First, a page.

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It has long been recognized that the existence of an interpretation of one countable structure B in another one A yields a homomorphism from the automorphism group Aut(A) into Aut(B). Indeed, it yields a functor from the category Iso(A) of all isomorphic copies of A (under isomorphisms) into the category Iso(B). In traditional model theory, the converse is false. However, when we extend the concept of interpretation to allow interpretations by Lω1ω formulas, we find that now the converse essentially holds: every Borel functor arises from an infinitary interpretation of B in A, and likewise every Borel-measurable homomorphism from Aut(A) into Aut(B) arises from such an interpretation. Moreover, the complexity of an interpretation matches the complexities of the corresponding functor and homomorphism. We will discuss the concepts and the forcing necessary to prove these results and other corollaries.
In 1973 Abraham Robinson gave a talk about the nonstandard analysis (NSA) at the Institute for Advanced Study. After his talk Kurt Gödel made a comment, in which he predicted that “…there are good reasons to believe that Non-Standard Analysis in some version or other will be the analysis of the future”. One has to admit that during almost forty five years since this prediction was made, it did not come true. Although the NSA simplified proofs of many deep results in standard mathematics and allowed to obtain new standard results, among which there are some long standing open problems, it did not become the working tool for the most part of mathematicians. When they are interested in some result obtained with the help of the NSA, they prefer to reprove it in standard terms. One of the reasons of rejecting the NSA, is that as a rule the job of reproving is not difficult. The other reason is that the transfer principle of the NSA that is crucial for deduction of standard results from nonstandard ones relies significantly on formalization of mathematics in the the framework of superstructures or of the Axiomatic Set Theory.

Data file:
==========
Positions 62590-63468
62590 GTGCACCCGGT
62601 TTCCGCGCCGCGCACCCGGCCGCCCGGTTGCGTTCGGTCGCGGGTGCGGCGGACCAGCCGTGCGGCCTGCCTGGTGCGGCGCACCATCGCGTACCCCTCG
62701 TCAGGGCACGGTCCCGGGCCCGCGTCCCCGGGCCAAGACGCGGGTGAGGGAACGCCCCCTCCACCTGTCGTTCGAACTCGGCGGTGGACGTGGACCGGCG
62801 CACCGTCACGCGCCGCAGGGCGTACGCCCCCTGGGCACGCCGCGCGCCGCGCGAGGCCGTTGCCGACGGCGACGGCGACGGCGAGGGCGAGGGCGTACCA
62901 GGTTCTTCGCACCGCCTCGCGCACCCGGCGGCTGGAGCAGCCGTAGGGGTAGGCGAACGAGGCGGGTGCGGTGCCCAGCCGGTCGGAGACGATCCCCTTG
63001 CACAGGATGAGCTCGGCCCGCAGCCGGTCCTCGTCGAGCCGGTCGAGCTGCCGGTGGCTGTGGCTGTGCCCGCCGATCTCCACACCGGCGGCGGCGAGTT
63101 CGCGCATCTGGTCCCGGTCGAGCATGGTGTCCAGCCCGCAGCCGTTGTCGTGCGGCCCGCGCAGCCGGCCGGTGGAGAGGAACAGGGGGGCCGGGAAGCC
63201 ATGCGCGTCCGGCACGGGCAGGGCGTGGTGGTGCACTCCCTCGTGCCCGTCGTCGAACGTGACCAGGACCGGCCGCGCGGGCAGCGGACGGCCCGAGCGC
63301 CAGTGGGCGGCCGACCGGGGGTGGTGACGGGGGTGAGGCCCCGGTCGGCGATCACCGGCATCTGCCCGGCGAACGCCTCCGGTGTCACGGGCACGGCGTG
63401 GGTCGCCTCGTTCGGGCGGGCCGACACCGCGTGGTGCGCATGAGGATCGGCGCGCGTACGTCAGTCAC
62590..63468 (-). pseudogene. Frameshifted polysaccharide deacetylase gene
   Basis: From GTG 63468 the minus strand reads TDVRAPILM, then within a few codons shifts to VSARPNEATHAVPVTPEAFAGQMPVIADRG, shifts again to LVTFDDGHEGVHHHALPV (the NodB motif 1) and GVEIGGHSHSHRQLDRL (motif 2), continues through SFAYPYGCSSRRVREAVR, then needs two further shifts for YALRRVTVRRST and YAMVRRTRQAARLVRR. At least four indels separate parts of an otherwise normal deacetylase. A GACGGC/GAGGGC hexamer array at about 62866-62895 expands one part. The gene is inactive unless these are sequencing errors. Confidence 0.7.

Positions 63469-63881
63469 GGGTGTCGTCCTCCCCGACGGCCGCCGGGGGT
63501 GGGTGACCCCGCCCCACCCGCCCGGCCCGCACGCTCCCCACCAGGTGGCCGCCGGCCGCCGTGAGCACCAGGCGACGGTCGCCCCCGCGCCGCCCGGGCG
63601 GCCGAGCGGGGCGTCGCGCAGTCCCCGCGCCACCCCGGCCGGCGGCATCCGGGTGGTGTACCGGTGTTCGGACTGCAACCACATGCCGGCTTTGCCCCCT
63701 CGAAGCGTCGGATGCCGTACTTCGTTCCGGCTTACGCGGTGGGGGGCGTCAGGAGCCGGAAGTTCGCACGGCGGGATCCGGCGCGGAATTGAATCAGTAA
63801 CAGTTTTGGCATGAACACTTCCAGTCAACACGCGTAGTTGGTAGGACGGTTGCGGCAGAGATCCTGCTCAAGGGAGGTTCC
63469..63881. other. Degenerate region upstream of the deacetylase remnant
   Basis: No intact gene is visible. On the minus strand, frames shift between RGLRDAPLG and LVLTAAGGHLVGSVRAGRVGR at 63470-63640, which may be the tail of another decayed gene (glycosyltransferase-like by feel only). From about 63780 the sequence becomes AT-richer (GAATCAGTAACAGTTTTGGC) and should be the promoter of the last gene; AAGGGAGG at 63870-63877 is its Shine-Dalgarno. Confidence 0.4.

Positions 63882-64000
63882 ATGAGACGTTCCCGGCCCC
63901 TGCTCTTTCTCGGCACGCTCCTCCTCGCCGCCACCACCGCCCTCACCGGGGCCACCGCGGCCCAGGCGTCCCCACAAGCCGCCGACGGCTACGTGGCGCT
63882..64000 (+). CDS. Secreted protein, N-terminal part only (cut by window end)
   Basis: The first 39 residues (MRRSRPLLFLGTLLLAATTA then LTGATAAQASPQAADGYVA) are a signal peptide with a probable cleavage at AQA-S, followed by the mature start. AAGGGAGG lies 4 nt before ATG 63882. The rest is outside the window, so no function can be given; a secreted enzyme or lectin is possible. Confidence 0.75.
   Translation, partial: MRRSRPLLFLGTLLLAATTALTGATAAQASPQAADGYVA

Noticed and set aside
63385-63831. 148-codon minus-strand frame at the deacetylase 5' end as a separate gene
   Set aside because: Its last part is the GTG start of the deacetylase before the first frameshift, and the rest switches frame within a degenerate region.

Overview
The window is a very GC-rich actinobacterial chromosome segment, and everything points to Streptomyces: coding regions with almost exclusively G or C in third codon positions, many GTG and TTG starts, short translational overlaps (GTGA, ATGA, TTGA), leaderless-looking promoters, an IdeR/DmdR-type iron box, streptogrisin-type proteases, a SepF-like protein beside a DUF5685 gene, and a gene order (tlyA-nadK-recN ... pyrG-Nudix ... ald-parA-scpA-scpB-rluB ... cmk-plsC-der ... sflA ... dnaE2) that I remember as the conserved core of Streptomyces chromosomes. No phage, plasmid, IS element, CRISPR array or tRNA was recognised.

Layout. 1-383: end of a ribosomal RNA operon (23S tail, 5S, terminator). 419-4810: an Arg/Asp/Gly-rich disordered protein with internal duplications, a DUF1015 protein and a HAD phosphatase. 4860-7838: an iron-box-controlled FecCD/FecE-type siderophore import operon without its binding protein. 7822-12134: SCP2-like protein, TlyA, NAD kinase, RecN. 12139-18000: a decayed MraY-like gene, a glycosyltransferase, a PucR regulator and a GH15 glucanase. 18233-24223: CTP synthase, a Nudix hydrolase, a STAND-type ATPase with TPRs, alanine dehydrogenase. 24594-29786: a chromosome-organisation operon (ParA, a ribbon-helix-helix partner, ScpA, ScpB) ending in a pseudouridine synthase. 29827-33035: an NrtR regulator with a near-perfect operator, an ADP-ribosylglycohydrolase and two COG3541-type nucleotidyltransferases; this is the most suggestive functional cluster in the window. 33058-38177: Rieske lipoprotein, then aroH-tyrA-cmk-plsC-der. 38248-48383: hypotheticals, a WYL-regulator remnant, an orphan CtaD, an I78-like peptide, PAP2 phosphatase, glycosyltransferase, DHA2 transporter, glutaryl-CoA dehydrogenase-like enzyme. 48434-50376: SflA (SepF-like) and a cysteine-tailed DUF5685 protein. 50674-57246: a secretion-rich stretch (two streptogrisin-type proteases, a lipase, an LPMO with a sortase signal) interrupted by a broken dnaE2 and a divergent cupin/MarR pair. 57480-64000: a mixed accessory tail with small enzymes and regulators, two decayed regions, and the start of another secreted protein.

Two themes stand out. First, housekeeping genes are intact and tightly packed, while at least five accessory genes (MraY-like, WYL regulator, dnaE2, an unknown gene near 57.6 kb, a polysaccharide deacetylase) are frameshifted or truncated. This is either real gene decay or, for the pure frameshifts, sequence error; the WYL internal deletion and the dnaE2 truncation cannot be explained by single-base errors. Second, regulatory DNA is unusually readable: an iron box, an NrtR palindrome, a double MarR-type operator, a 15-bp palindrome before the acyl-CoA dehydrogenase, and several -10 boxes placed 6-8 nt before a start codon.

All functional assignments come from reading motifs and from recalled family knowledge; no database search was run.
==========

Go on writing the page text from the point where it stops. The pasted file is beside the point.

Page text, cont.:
For mathematicians working in ODE, PDE and other areas oriented toward applications, who use at most the naïve set theory, these formal languages may be difficult and irrelevant, so they may not feel confident in nonstandard proofs.
In this talk I will present a new version of nonstandard set theory, that is formulated on the same level of formalization as the naïve set theory. I will try to justify my opinion that this is a version, in which the nonstandard analysis may become the analysis of the future. I will discuss some examples of NSA theorems about interaction between some statements in continuous and their computer simulations that are rigorous theorems in the NSA but can not be formulated in terms of standard mathematics. These theorems have clear intuitive sense and even can be monitored in computer experiments. Nowadays many applied mathematicians share a point of view that the continuous mathematics is an approximation of the discrete one but not vice versa. This point of view can be easy formalized in the naïve nonstandard set theory above. Being not interested in proving classical theorems with the help of NSA, we don’t need the predicate of standardness and the Transfer Principle of the NSA in full. This allows to avoid an excessive formalization.
Friday, November 25 is the day after Thanksgiving, so there will be no seminars at the Graduate Center that day.
The bounding, splitting and almost disjoint families are some of the well studied infinitary combinatorial objects on the real line. Their study has prompted the development of many interesting forcing techniques. Among those are the method of creature forcing, as well as Shelah’s template iteration techniques.
In this talk, we will discuss some recent developments of Shelah’s template iteration methods, leading to models in which the bounding, the splitting and the almost disjointness numbers can be quite arbitrary. We will conclude with a brief discussion of open problems.
I will give an overview over several hierarchies of forcing axioms, with an emphasis on their versions for subcomplete forcing, but in the instances where the concepts are new, their versions for more established classes of forcing, such as proper forcing, are of interest as well. The hierarchies are the traditional one, reaching from the bounded to the unbounded forcing axiom (i.e., versions of Martin’s axiom for classes other than ccc forcing), a hierarchy of resurrection axioms (related to work of Tsaprounis), and (inspired by work of Bagaria, Schindler and Gitman) the “virtual” versions of these hierarchies: the weak bounded forcing axiom hierarchy and the virtual resurrection axiom hierarchy). I will talk about how the levels of these hierarchies are intertwined, in terms of implications or consistency strength. In many cases, I can provide exact consistency strength calculations, which build on techniques to “seal” square sequences, using subcomplete forcing, in the sense that no thread can be added without collapsing ω1. This idea goes back to Todorcevic, in the context of proper forcing (which is completely different from subcomplete forcing).